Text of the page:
As you’re no doubt aware, today’s Coronavirus pandemic is a world-altering development which is impacting our daily lives in ways we’ve never seen before – and is certain to change your future job and career prospects.
It’s changed our working lives, smashed the financial markets with the fastest bear market in history, and revealed which of our governments and international organisations are capable of handling a crisis.
You are probably already thinking about the impact of Coronavirus on your job and livelihood
Right now, we don’t know which month this medical and economic contagion, CoronaVirus Covid-19, will be declared “over”, never mind which week or day.
However, we do know it will be over at some point. And it’s worthwhile to think about the big picture before we get there.
What will the world look like when that time arrives? Where will the opportunities be? The dangers?
Who will decide your fate and where will the leadership come from?
There are many factors to consider, but here’s a short list of the key areas that will be most important going forward:
Globalisation is all about trading products, technology, information, and jobs across borders. Nations become more interdependent through free trade, with the winners benefiting from job opportunities and improved living standards and the losers experiencing the opposite.
That’s likely to change in the post-virus world.
China’s early struggles with Covid-19 has led to a belated realisation that having all our supply chains run through one country is a poor strategy.
Factory closings in afflicted areas left manufacturers, hospitals, pharmacies, supermarkets, and retail stores without crucial inventories and products.
That’s why companies and governments are likely to insist on multiple, redundant supply chains going forward. Many key operations will soon be hosted much closer to home, either within the parent nation itself or under the leadership of nearby (and trustworthy) economic and political partners.
That means a more diverse, secure supply of materials, parts, finished goods and services. However, the cost of redundancy will mean a lower level of efficiency and lowered efficiency means higher costs in the end.
How would this diversification of supply chains affect your job and career going forward?
The response of many Western governments has been a case of too little, too late. And for all the American talk of national security, their efforts appear to be well below average even compared to other Western countries.
So far, it’s not a good look for Team Western Democracy. Will there be a power shift to the East, seeing as how Taiwan, South Korea and Singapore have responded best?
Are you and your Government prepared?
Not necessarily. While they may have been caught unprepared, Western governments should be doubly motivated to do better going forward.
As any sports fan knows, when a dominant team has just lost a game due to their own complacency, their next opponent often feels the full ferocity of their skills and ability.
That’s likely to be the case here. Even if they won’t admit it, Western governments and institutions are being hugely embarrassed right now and will react accordingly.
Aside from new supply chain efforts, look to see strengthened public policies and initiatives to maintain global primacy in the West. This means extra government spending and incentives to improve security, resilience and innovation.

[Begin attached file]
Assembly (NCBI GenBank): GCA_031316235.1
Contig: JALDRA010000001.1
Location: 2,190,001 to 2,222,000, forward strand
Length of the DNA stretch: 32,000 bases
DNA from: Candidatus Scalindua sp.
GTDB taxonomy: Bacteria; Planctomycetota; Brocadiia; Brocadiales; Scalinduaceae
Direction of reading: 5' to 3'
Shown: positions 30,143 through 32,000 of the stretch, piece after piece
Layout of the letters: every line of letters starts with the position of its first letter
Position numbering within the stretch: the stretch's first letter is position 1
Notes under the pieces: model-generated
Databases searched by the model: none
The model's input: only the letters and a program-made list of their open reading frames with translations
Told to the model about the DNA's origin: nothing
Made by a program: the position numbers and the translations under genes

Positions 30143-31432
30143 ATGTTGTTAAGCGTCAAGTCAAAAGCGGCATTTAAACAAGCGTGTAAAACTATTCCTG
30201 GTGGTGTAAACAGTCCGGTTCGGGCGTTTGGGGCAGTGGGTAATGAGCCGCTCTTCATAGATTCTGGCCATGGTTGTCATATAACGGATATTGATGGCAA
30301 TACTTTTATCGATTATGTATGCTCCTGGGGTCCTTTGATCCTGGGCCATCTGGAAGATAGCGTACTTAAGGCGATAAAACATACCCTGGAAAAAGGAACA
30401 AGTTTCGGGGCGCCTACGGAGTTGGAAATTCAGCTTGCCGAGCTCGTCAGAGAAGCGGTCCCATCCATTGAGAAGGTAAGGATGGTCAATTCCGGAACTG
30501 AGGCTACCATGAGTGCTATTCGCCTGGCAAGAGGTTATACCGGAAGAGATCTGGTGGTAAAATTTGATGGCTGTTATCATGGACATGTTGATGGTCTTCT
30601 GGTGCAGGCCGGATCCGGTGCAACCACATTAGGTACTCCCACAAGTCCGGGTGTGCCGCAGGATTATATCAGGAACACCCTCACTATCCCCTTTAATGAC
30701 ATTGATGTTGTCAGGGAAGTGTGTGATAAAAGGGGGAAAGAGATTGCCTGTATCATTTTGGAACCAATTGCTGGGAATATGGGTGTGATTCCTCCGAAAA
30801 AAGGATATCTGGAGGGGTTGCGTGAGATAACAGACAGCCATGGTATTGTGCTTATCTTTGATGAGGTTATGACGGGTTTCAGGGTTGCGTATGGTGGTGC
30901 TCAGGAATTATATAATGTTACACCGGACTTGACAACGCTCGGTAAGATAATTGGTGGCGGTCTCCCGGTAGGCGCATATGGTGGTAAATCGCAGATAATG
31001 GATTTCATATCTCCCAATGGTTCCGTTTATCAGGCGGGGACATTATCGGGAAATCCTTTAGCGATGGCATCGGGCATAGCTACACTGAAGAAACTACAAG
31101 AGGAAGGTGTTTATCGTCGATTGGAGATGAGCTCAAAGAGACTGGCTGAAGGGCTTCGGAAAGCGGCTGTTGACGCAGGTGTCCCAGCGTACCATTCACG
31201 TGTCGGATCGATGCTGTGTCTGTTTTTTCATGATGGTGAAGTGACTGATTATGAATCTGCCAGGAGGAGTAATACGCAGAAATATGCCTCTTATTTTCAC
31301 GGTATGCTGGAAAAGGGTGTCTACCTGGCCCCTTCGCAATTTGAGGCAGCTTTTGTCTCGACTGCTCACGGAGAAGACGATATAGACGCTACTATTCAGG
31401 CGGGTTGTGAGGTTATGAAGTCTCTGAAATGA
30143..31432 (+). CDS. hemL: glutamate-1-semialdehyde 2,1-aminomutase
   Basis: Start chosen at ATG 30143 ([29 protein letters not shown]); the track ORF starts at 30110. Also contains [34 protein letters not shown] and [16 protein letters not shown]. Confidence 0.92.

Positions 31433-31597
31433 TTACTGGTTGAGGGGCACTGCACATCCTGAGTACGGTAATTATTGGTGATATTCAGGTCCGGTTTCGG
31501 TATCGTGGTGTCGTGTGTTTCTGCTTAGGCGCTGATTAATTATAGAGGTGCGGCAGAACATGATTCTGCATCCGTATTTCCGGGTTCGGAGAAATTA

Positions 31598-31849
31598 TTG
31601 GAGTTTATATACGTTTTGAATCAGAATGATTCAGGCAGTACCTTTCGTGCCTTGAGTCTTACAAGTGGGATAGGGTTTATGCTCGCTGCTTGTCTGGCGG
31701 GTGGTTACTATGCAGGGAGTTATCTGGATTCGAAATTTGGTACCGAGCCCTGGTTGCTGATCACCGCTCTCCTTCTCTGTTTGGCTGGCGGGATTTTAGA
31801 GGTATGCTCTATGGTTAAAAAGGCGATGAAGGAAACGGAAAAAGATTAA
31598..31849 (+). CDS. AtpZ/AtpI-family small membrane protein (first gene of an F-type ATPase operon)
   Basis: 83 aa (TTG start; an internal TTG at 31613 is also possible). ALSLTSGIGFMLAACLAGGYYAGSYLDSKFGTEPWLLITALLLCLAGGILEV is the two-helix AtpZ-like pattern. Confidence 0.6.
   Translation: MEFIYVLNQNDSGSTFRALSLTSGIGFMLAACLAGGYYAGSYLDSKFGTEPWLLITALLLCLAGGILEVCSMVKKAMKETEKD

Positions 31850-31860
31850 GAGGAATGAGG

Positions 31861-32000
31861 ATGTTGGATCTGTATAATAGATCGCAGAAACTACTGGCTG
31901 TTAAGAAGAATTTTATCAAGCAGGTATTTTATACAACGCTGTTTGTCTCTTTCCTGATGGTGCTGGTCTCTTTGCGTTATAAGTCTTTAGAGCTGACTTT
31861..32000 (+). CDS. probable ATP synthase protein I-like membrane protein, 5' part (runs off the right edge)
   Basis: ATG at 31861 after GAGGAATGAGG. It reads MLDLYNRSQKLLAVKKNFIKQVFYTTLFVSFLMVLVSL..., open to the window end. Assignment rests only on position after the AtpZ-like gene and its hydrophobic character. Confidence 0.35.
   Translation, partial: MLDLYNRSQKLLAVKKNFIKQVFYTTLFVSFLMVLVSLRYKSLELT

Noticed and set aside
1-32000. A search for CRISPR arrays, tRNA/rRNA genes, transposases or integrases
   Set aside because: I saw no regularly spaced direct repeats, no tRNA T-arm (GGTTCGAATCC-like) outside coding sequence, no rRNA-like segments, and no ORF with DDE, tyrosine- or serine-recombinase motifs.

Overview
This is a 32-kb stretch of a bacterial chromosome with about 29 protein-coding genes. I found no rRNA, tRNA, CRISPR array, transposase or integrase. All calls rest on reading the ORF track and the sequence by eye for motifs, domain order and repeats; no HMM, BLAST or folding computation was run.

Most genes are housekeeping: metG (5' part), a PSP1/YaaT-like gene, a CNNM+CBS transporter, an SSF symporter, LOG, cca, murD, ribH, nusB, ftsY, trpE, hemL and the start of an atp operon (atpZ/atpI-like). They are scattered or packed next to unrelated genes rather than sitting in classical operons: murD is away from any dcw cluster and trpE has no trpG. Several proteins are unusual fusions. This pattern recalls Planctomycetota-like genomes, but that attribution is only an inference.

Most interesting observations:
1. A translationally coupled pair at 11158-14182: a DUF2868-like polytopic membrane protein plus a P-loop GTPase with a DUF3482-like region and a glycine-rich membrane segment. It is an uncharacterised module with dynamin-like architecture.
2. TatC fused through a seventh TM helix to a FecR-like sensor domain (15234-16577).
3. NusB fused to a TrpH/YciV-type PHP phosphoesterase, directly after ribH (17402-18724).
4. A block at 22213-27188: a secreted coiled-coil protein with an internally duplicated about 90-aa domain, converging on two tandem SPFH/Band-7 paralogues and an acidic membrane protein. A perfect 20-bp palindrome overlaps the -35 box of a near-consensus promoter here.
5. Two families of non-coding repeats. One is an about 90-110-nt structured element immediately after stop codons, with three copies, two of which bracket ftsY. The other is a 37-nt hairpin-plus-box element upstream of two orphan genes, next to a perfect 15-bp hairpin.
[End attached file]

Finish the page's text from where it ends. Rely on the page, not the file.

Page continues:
Do you see any career opportunities arising from such a trend?
Overall Economic Prosperity and Job Prospects
Even after victory is declared, the Coronavirus’ aftershocks will continue to depress and reshape economic activity. A “V-shaped recovery” will likely be touted by many politicians, but in practice things are not going to go back to exactly the way they were.
After all, the entire world is now much more conscious of risk than before. Growth tends to be slower when people, businesses and governments are more concerned about risk. They spend less and save more. They think more carefully about where and when and how they invest.
That means the economy is likely to be less prosperous overall and certain opportunities will be more limited.
Some industries will boom, others will limp along before gradually recovering, and still others will go bust.
Some jobs being lost today might not come back for a long time. Or maybe never, since there will indeed be winners and losers as the globe reshapes its manufacturing and trade priorities.
Wouldn’t it be best to start preparing now in case your industry, company, or job happens to be one of the unlucky ones?
Are you going to be one of the lucky ones?
From Crisis Comes Opportunity
Governments are well known for never letting a good crisis go to waste. They use crises as opportunities to implement new policies, many of which involve seizing new power and exerting more control.
But you can do the same if you think ahead. Why let a good crisis go to waste? Why not think about empowering yourself and taking steps to improve your job and career prospects?
It all starts with your own initiative to think about the kind of life you want going forward.
What’s your career purpose in this world? What do you really want to do?
Times of crisis create massive opportunities for change. You may already be thinking that you wish to do something different going forward. This is your opportunity to find and do your thing so that you fulfill your career purpose going forward.
We can help you take the all-important first steps. Just complete the form on this page explaining your current situation and dilemma and we’ll get back to you.